Nigeria lifts four-month ban on new mobile subscriptions

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  • The ban was to curb growing insecurity in the country.
  • Telecoms firms were in December told to suspend issuing new mobile lines while companies carried out a registration of existing users.
  • There are nearly 200 million mobile phones in use in Nigeria.

Nigeria will restart issuing new mobile subscriptions from next week, the government said, four months after it halted the process in an attempt to curb growing insecurity in the country.

Africa's most populous nation is battling a surge in violence, including a jihadist insurgency in the northeast, banditry in the northwest and separatist tensions in the southeast.

Worried that that criminals and insurgents were using unregistered SIM cards, the authorities in December ordered telecoms firms to suspend issuing new mobile lines while companies carried out a registration of existing users.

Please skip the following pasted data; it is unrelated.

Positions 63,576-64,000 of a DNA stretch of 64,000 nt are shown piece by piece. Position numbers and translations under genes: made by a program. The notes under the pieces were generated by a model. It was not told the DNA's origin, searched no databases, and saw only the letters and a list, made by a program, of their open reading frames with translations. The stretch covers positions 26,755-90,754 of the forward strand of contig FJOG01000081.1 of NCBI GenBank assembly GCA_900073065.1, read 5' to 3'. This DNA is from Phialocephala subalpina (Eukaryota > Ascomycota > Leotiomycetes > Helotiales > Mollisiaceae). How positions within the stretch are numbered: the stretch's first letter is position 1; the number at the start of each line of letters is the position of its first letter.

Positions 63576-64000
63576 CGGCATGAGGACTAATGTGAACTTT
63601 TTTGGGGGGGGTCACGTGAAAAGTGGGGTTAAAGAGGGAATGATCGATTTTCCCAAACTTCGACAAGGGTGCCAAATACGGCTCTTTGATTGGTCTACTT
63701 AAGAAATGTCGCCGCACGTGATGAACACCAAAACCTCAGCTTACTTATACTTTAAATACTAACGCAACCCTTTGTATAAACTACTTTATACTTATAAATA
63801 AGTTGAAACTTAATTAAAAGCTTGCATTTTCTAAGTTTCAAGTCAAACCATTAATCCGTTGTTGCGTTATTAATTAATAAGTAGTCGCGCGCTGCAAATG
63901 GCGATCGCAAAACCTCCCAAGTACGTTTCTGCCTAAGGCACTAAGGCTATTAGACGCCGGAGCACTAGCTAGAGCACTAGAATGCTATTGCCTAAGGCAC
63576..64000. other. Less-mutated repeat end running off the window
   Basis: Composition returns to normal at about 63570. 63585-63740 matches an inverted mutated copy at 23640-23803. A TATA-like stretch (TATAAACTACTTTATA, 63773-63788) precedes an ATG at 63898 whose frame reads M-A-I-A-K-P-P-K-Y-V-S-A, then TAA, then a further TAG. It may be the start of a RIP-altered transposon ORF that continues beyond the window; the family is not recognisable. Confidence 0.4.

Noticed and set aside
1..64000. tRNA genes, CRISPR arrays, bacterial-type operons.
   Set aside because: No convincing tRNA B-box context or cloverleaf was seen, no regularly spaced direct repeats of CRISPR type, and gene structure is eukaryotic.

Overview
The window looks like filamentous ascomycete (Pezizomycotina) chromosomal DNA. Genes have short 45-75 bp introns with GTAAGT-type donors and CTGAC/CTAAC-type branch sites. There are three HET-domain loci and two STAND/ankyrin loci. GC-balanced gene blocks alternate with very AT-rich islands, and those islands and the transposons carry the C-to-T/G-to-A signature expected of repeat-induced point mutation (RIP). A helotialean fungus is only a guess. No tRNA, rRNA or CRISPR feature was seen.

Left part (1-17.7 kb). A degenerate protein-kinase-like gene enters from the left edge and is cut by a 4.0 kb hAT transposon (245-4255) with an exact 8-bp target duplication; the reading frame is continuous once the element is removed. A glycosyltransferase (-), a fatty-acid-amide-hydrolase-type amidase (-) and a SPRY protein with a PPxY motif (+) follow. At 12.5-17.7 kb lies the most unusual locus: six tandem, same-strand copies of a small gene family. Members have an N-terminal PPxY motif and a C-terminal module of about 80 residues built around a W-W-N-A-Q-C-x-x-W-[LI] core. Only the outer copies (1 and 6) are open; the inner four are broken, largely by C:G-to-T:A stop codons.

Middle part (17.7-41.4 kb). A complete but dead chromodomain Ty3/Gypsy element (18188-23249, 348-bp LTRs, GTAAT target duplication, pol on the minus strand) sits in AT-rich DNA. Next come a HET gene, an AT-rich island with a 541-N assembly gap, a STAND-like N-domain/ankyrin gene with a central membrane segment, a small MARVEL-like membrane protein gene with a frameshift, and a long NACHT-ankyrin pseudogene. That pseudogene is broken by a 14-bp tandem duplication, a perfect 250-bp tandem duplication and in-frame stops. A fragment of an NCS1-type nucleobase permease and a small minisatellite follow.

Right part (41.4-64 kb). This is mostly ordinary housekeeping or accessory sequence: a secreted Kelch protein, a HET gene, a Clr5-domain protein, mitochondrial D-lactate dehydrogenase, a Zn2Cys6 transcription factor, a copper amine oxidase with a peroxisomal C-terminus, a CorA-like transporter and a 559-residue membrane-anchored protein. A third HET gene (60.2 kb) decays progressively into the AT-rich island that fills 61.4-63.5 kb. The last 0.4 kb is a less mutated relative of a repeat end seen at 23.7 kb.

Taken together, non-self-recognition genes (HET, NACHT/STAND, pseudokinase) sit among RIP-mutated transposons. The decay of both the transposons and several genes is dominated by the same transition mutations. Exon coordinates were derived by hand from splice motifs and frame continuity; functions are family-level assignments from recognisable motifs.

Telecoms operators were also directed to block subscribers who failed to link their SIM cards to their national identity numbers.

In a statement late on Thursday, Nigeria's communications ministry said issuance of new mobile subscriptions would resume on Monday.

"The implementation of the policy will commence on Monday, 19th of April 2021. The issuance of new SIMs and other suspended activities will resume on the same date, as long as verification is done and the guidelines are fully adhered to," it said.

READ HERE | MTN must verify users in Nigeria by year end or face blocked SIM cards

There are nearly 200 million mobile phones in use in Nigeria - a statistical average of around one per person.

The government argues that registering the phones will help to tackle insecurity and build a unified database.

In 2015, Africa's biggest wireless operator MTN was sanctioned after failing to disconnect 5.1 million subscribers in Nigeria, over concerns the lines were being used by Boko Haram insurgents.

The company was initially fined 3.2 billion euros ($3.9 billion) but after negotiations, the punishment was reduced to 1.2 billion euros.


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